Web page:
There is really nothing we would have done differently. Yes there were songs written that were cut out and sequences like a scene of Pumbaa and Timon playing "bug football" that never made it to the screen, but these were all good choices. The film works as is and really doesn't need anything else.

If not the entire movie itself, what sequence or portion of the movie are you most proud of?

The "Circle of Life" is a real personal favorite. When we finished the sequence and Hans Zimmer scored the music, we watched it and were all amazed (even though it was our movie). Suddenly this little film about a lion cub became a much bigger epic.

Conceptual designs for Simba appear in the Blu-ray's art gallery. An early design for Pumbaa, the character Don Hahn most identifies with.

Development and editing aside, how many times do think you've seen the movie?

Probably a thousand times. And I see something different every time.

How has The Lion King changed your life?

The Lion King is a once in a lifetime experience for a filmmaker. We were able to do something together as a team that moved the audience and eventually contributed to popular culture. Of course I'm proud, but it's not my film alone, it really cemented in my mind the power of great artistry, and collaboration.

Since you probably know it best, how do you think The Lion King has aged?

The happy thing about animation is that it ages very well. The actors don't get older, and the story is universal and about some pretty timeless themes. When we did the film we deliberately left man out of the story so it is a story that could have happened today or a thousand years ago. That's the magic of animation.

Do you ever find yourself humming or singing one of the songs? What's your favorite song?

I do. All the time. I love "Circle of Life" but I usually find "Hakuna Matata" creeping its way into my brain. The only way to get it out is to sing a chorus of "It's a Small World."

Which character reminds you most of yourself?

Pumbaa. You figure it out.

Like other Disney masterpieces, The Lion King enjoys nearly infinite longevity. How do you feel the follow-up films contribute to its legacy?

We've made over 50 animated films at the studio and in some way they are all connected. There wouldn't be a Lion King if it hadn't been for the great success and skill that the team brought to Beauty and the Beast, Little Mermaid, and Aladdin.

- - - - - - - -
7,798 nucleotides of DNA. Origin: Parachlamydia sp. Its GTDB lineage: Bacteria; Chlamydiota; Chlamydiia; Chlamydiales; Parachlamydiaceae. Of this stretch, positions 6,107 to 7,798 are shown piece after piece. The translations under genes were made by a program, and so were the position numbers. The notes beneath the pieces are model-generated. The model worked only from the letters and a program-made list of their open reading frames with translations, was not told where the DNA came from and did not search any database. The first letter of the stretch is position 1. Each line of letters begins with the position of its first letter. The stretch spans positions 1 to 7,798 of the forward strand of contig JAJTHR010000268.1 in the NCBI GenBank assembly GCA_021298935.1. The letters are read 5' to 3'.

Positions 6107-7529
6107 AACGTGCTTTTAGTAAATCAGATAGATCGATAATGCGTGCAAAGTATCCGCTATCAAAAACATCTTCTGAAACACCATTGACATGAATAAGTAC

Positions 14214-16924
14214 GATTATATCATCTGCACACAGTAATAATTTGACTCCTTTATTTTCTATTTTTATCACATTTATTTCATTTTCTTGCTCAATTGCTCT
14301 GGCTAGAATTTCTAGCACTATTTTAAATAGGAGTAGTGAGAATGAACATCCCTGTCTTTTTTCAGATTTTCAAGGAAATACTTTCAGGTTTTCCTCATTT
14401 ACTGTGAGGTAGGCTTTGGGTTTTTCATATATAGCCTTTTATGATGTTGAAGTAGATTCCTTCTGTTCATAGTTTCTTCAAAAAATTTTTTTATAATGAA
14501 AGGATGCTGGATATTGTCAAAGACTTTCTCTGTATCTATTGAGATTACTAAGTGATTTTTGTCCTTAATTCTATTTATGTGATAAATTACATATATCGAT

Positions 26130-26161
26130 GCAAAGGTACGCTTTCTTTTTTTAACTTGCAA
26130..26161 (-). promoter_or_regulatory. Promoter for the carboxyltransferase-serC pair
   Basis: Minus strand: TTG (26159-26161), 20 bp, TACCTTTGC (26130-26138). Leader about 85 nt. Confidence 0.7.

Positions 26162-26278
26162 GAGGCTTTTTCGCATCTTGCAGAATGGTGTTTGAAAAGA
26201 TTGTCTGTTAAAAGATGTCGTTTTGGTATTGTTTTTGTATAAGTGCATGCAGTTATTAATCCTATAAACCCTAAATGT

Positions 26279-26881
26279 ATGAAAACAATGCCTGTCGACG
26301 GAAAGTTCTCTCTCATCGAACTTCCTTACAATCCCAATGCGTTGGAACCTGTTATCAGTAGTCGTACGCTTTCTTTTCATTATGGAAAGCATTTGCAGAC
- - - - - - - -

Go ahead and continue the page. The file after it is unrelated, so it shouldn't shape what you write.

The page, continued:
The films that followed The Lion King reflect a dynamic growth in the ambition of the animators to tackle different stories and embrace different techniques. Pocahontas, Hunchback of Notre Dame, Tarzan, Lilo and Stitch, Mulan... proud of them all as much as I'm proud of Tangled (Rapunzel).

What's the most emotional side in working again on the project of The Lion King?

I had a woman come up to me after a screening and she had just lost her husband. The film really helped her deal with the issues of loss and explain those issues to her children. Believe me, you never think that a film will have that type of effect, but it is very humbling and emotional when it does.

How has The Lion King come up in your life in really strange or unexpected ways?

I was in Beijing a few years ago doing a lecture at an art school there and everyone was bringing me their Lion King DVDs to sign. About halfway thru signing them I realized that The Lion King hadn't been released on DVD yet in China and they were all bootleg copies.

Were you asked at all to help develop The Lion King musical? Have you seen it on Broadway? If so what did you think?

Aside from giving some notes in the early rehearsals, no. Theater is a different animal and when Tom Schumacher came up with the idea of using Julie Taymor to direct the show, the rest was history. I have seen the musical many times, and it is a magical thing.

Continue to Page 2 >>
Learn more about Don Hahn and his 35 years at Disney

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More on The Lion King:
Interviews: Roger Allers & Rob Minkoff (directors) Tony Bancroft (Pumbaa's supervising animator)
Blu-ray + DVD Review | Related Giveaway: Win The Lion King: Blu-ray + DVD!

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Published October 6, 2011. Interview conducted September 27, 2011.